Title: Abraham Lincoln & Walt Whitman as Representative Americans
16 - January - Lecture
 
18 - January - Discussion
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Lecturer: David Bromwich, Bird White Housum Professor of English

David Bromwich took his undegraduate and graduate degrees at Yale University, taught at Princeton University for eleven years, and has been a professor of English at Yale since 1988. He has written widely on poetry and prose of the romantic and modern periods, and on authors whose work belongs equally to literature and political thought, such as Edmund Burke and Abraham Lincoln. Among his books are Hazlitt: The Mind of a Critic (1983; rpt. 2000), Politics By Higher Means: Higher Education and Group Thinking (1992), and Disowned by Memory: Wordworth's Poetry of the 1790s (1998). He recently edited a selection of Burke's writings, On Empire Liberty and Reform, published last year by Yale University Press."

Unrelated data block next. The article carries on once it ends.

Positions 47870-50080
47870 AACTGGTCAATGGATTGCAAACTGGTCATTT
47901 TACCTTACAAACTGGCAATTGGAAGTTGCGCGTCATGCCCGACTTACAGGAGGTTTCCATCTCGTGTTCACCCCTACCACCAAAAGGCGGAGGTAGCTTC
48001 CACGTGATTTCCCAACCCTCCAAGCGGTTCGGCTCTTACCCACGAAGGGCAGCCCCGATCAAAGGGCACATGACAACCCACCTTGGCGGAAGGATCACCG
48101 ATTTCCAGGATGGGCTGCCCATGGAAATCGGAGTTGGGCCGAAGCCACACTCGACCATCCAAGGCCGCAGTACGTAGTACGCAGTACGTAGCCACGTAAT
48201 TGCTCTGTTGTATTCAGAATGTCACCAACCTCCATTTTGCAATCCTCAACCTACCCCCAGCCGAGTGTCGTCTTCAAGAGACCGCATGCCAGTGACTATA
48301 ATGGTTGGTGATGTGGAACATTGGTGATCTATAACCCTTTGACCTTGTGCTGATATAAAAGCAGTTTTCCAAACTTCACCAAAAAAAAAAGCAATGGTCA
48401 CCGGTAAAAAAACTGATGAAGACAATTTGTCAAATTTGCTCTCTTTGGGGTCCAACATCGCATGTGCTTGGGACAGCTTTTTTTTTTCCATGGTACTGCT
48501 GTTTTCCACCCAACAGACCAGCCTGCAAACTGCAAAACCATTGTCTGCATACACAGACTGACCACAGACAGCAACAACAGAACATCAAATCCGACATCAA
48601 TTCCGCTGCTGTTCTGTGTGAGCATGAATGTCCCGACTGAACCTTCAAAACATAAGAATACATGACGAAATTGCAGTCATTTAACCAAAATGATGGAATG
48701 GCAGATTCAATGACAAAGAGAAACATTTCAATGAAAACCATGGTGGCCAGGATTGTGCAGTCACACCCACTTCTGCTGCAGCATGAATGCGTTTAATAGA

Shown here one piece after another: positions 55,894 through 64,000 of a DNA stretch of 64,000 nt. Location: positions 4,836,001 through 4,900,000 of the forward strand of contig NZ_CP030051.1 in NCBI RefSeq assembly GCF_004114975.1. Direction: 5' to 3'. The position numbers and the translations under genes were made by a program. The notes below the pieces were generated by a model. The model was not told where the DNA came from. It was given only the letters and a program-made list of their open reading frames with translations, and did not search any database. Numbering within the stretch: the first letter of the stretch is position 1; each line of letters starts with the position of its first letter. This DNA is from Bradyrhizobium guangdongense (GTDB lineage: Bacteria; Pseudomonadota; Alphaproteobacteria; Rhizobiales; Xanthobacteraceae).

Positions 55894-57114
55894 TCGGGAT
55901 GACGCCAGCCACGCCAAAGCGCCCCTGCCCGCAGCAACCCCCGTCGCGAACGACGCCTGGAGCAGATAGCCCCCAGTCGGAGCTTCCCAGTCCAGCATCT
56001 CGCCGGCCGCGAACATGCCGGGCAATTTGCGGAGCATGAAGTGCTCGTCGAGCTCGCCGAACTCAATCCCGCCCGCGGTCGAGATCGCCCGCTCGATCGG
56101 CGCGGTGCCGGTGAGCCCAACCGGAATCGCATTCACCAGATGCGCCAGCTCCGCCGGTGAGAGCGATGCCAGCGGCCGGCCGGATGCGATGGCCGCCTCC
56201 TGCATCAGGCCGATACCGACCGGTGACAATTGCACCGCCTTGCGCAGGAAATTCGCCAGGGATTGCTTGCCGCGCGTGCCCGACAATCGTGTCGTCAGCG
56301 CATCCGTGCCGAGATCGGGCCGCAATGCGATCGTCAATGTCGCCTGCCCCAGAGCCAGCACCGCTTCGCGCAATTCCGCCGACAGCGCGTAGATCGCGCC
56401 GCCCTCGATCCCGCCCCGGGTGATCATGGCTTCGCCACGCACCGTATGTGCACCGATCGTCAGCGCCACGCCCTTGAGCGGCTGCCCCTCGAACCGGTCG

Lecture Description:

Lincoln and Whitman were contemporaries. The great articulations of their genius began almost at the same moment--Lincoln in 1854 in the Speech on the Kansas-Nebraska Act, Whitman in 1855 in the first edition of Leaves of Grass. Looked at from a distance, their materials are vastly different. Lincoln is concerned with the survival of the nation and its system of freedom, Whitman with the imaginative experience open to "oneself" and open uniquely in democratic America. Yet both the great poet and the great politician write also as moral psychologists. To a surprising extent they share a vision of the democratic character. It is something new in the world, they think, and in their writings we find beautifully adequate descriptions of that newness. The character sketched by Lincoln and by Whitman is rooted in an experience of labor whose tendency is to become progressively more free--both in the individual workplace and in the geography of the nation. It is endlessly modified and shaped by exposure to human and social influences, not all of them agreeable. "Oneself" is by definition not a slave and not a master.

Copyright 2001, David Bromwich

 

 

 

 

 

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